Notes From No Man’s Land, the book selected for Washington University’s 2013-14 First Year Reading Program, examines race in America through the unique perspective of author Eula Biss.
Biss weaves her own experiences through essays about mixed families, lynchings, Americans behaving badly in Mexico, being a white reporter at an African-American newspaper, teaching at an inner-city school and much more.
Notes From No Man’s Land received the Graywolf Press Nonfiction Prize in 2008 and the National Book Critics Circle Award for Criticism in 2009.
According to American Book Review, “Biss reexamines not only her own history but that of her country, revealing in both delicate, poetic prose and blunt, necessarily emotionless journalism the truths, both painful and triumphant, of the American experiment.”
The First Year Reading Program, a strategic initiative of the First Year Center, seeks to create a shared intellectual experience for all incoming students. Fall 2013 will be the program’s 11th year.
A copy of the book will be mailed this summer to freshmen. On Aug. 26, students will meet in small groups with a faculty member or administrator to discuss the book. Related activities and displays will continue during the first semester. Events will be posted on the First Year Reading Program website (fyrp.wustl.edu).
The First Year Reading Program steering committee — composed of faculty, staff and students — selected the book after a recommendation by Leonard Green, PhD, professor of psychology in Arts & Sciences.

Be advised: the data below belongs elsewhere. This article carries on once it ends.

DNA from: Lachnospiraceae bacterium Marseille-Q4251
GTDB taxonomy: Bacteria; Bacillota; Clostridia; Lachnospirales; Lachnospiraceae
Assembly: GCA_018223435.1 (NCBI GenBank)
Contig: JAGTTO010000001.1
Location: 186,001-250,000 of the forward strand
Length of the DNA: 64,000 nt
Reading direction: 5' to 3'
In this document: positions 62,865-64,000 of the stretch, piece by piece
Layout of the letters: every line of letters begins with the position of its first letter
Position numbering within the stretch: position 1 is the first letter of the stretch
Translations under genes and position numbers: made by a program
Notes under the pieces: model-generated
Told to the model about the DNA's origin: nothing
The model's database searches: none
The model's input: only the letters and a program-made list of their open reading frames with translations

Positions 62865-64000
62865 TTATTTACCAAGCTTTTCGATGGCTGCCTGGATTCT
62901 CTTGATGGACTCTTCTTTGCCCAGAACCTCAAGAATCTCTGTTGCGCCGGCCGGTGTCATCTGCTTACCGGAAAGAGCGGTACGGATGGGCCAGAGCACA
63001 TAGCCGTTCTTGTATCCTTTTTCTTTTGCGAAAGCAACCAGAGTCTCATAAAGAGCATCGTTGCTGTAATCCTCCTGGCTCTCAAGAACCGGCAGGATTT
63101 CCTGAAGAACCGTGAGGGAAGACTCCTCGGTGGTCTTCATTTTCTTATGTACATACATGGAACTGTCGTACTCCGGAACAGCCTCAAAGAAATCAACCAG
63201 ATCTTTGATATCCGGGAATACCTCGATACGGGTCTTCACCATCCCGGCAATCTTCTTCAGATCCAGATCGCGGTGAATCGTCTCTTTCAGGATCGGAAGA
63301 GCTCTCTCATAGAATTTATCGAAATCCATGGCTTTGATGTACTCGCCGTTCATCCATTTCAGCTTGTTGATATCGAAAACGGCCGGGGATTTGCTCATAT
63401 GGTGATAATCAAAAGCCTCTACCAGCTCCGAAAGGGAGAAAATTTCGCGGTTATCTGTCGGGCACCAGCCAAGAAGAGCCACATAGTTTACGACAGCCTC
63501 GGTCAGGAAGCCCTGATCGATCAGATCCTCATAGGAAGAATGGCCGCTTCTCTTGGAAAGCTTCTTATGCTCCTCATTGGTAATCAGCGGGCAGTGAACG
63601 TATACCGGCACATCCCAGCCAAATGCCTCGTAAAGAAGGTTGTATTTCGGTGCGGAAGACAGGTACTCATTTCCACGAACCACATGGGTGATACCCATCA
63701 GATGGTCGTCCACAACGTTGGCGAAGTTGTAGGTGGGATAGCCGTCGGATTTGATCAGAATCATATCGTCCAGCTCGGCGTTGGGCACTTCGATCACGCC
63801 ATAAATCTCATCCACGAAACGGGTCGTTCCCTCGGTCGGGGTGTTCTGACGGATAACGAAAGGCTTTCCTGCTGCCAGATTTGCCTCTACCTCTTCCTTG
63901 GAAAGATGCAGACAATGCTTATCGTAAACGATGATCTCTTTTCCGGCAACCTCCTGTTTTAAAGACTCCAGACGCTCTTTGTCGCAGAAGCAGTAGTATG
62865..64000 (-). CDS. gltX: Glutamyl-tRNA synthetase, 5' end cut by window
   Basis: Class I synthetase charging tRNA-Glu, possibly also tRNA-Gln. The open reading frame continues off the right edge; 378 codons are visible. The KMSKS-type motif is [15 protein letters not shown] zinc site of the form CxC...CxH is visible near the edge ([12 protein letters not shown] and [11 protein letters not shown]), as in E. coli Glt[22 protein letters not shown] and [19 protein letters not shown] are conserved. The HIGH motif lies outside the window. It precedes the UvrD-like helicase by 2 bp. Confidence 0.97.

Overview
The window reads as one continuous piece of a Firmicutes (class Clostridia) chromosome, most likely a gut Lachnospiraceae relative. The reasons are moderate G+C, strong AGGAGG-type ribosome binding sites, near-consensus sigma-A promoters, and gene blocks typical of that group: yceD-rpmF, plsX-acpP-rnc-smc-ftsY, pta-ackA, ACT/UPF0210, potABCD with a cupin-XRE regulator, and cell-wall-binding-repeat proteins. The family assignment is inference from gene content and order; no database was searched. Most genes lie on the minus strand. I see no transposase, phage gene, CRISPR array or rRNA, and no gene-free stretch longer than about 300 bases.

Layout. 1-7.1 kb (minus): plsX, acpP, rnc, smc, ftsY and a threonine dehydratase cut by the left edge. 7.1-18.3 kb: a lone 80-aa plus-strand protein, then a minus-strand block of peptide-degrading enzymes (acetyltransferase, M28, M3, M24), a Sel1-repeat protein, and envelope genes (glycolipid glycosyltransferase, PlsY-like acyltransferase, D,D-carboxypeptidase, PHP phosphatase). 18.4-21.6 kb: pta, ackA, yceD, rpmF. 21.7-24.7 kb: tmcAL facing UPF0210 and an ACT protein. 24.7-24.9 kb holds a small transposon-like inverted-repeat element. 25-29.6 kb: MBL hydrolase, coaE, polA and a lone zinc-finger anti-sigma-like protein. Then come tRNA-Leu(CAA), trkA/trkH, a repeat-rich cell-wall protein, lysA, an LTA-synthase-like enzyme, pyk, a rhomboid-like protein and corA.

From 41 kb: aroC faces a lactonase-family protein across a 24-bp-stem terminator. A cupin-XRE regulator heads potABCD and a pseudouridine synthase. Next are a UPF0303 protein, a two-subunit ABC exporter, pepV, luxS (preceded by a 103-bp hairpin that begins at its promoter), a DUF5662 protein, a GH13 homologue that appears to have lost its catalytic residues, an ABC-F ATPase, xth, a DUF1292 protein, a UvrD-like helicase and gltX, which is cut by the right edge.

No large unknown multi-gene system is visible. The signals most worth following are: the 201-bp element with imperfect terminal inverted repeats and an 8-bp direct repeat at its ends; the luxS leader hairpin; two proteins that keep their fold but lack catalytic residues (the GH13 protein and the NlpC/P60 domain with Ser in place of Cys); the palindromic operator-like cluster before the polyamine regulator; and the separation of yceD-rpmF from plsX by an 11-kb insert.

Green said the book will prompt students to confront the history of racism and cultural identity.
“But what makes the book so special is that it is a literary achievement, not a civics lesson,” Green said. “Some already have commented that it may be the finest piece of essay writing since that of Joan Didion. It is brilliant writing that is alluring and disturbing.
“Many individuals initially assume Eula Biss to be African American. An interesting fallout is that some then apparently become a bit angry when they find out she is white.”
Green, who will be a faculty discussion leader for the First Year Reading Program this fall, said, “the reader will be changed — and how better to be introduced to what a college education should do.”
Alicia Schnell, director of the First Year Reading Program, said the committee did not specifically set out to pick a book on race and identity for the program.
“Members of the committee were very taken with the book and enjoyed its style and approach. It is both accessible and challenging, and it lends itself well to thought-provoking discussion and critical analysis,” Schnell said.
“We are confident the book will spark lively discussion and dialogue about race, identity, privilege, belonging and community while inspiring students to thoughtfully explore their own experiences, beliefs and perceptions.
“It is our hope that the book will continue to build on this spring’s campus conversations about diversity and will further our efforts toward creating a Washington University that is open, welcoming and inclusive toward all.”
Biss will visit campus Sept. 9 to give an Assembly Series talk and meet with groups of students and faculty. There will be a contest for students, and top prize winners will be invited to a luncheon with Biss.
Stan Braude, PhD, lecturer in biology in Arts & Sciences, again will offer a one-credit course for freshmen based on the book, which will be held in the residence halls in the evening.